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Researchers have attempted to investigate motivation associated with Facebook usage by applying a use and gratification theory to predict the risk for problematic usage pattern such as addiction. The use and gratification theory suggest that individuals utilize social media sites to achieve their objectives, satisfy their needs and interests, which increases the time spent online. (Ryan et al., 2014; Fu-Yuan; Su-Lin, 2016). The study by Bachrach et al. (2012) reveals that the time spent on Facebook is closely associated with users’ motivation. A study conducted by Hong and Chiu (2016) demonstrated a strong positive link between Facebook usage and addiction. They asserted that uncontrollable intrinsic motivation frequency and duration of Facebook usage lead to addiction. In another study, Navied, Rashid, and Sultan (2017) investigated the impact of the use of Facebook on social behavior with a sample population form both private and public institutions. The study found that young people search gratification and social support through the number of comments and likes they get on Facebook. As a result, they increase their Facebook usage even by connecting with strangers, increasing their risk to hacking and cyberbullying. The study also found that excessive use of Facebook causes depression. Facebook is a useful communication tool, but excessive use negatively affects social behavior.
Facebook usage patterns are determined by various individual factors. In a study conducted with 160 students from all years in Dhaka University, Islam and Mostofa (2015) found a digital divide in the use of Facebook based on age, geographical area, educational level, gender, and personal characteristics. Several studies have reported gender differences in Facebook usage, with females spending more time on the internet than males (Junco, 2012; Islam & Mostofa, 2015; Rahman, 2014; Kittinger, Correia, & Irons, 2012). These studies found persistent differences in the use of Facebook based on gender, age, and socio-economic lines. On the contrary, Haq and Chand (2012) found that Facebook usage patterns do not vary across gender. Females and males spend equal time on Facebook on average. In line with their findings, Ying-Chao, Hanh, Khalil and Ming-Sun (2012) found no significant correlation between gender and Facebook usage pattern. The study also found that age significantly influences Facebook usage behavior. Younger people have greater addiction and participation experience than older people. Facebook addiction level was found to be higher in users who had registered less than six months ago. Facebook users with different demographic characteristics demonstrate different usage patterns.
Several scholars have investigated the main reasons why students use Facebook. A study conducted by Nika and Sofi (2014) with a sample of college students from Central University of Kashmir found that people mostly use Facebook to connect with their friends or for flirting. The study also found that Facebook bridges the communication gap and helps people to chat with strangers of the same or opposite sex, an issue that needs to be resolved due to privacy concerns. In a previous study, Haq and Chand (2012) revealed that Facebook is mostly used to interact with the existing friends. In line with these results, Rahman (2014) found that students use Facebook to keep in touch with past and current friends. Students rely on Facebook for interpersonal communication because it allows them to share common interests and express themselves. In another study, Islam and Mostofa (2015) studied Facebook usage pattern with a sample of students from Dhaka University. The study found that students complement face to face communication with Facebook and rarely use it for educational purposes, but some find it unnecessary due to the availability of other means of communication in the university. Facebook is mostly used when having difficulties in participating in face to face class discussions because it is less intimidating. The study also found that students face difficulties in managing their accounts due to a lack of knowledge about the privacy settings. These studies suggest that students often use Facebook for socialization.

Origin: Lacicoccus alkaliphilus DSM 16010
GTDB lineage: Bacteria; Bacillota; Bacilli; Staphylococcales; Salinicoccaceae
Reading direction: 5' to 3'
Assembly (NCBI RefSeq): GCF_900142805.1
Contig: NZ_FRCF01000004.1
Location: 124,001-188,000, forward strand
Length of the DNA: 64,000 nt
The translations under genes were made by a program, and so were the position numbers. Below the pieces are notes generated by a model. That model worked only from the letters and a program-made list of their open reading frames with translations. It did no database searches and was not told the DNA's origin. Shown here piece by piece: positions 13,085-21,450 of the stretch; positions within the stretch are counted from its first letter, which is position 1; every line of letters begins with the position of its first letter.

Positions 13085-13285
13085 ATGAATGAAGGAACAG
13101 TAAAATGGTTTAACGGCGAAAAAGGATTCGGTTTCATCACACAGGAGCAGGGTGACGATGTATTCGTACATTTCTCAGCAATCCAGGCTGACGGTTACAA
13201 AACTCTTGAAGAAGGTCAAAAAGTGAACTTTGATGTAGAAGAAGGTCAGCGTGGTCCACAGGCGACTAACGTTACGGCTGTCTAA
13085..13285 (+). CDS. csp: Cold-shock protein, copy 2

Previous studies have reported mixed findings on the association between Facebook usage pattern and educational outcomes. Facebook lowers students’ level of engagement (Gill, Harrison, Ramnanan, Wood, & Jalali, 2014; Ryan et al., 2014; Fırat et al., 2017). Frequent use of Facebook is significantly correlated with students’ performance due to lack of engagement with learning activities. Contrary to these findings, a study by Zhu and Procter (2015) conducted in the UK with a sample of Ph.D. students found that the application of Facebook in learning activities improves the outcome. Ph.D. students use Facebook as a platform to connect with their professors and peers to gain feedback, support and share ideas. Students create Facebook pages and groups to share research information and interact with professors and peers. Facebook benefits research work by creating a platform where students can share resources, seek support and advice. However, the researchers also found that Ph.D. students in the UK face challenges in maintaining their Facebook accounts due to a lack of knowledge. According to Kelly (2012), more than 85% universities in the UK have created Facebook pages for educational purposes. Recently, most of the higher education institutions in the UK have introduced educational courses to train academic staff and Ph.D. students on how to improve studies by applying social media sites. In another study, Robertson (2016) found that Facebook encourages valuable social intelligence skills, which positively impact academic outcomes. Students who complete their assessment using Facebook experience an increase in motivation and learn more. Facebook is a useful educational tool if used appropriately.
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Scholars are mostly dependent on self-report methods using surveys to capture the usage of Facebook. Due to the lack of rigor of this method, researchers have adopted Facebook intensity scale to examine the extent to which users integrate Facebook into their daily lives (Labrague, 2014; Li et al., 2016). However, evidence shows that this scale is not adequate. Raghavendra, Wood, Newman, and Lawry (2012) claim that Facebook usage pattern is better conceived in terms of ways in which people use different features rather than viewing it as a single monolithic site. Several authors have employed a self-reported frequency of different features to describe Facebook usage (Haq & Chand, 2012; Batrinca & Treleaven, 2015; Chen, 2014). The study shows that various measures can be employed to gather data on Facebook usage patterns.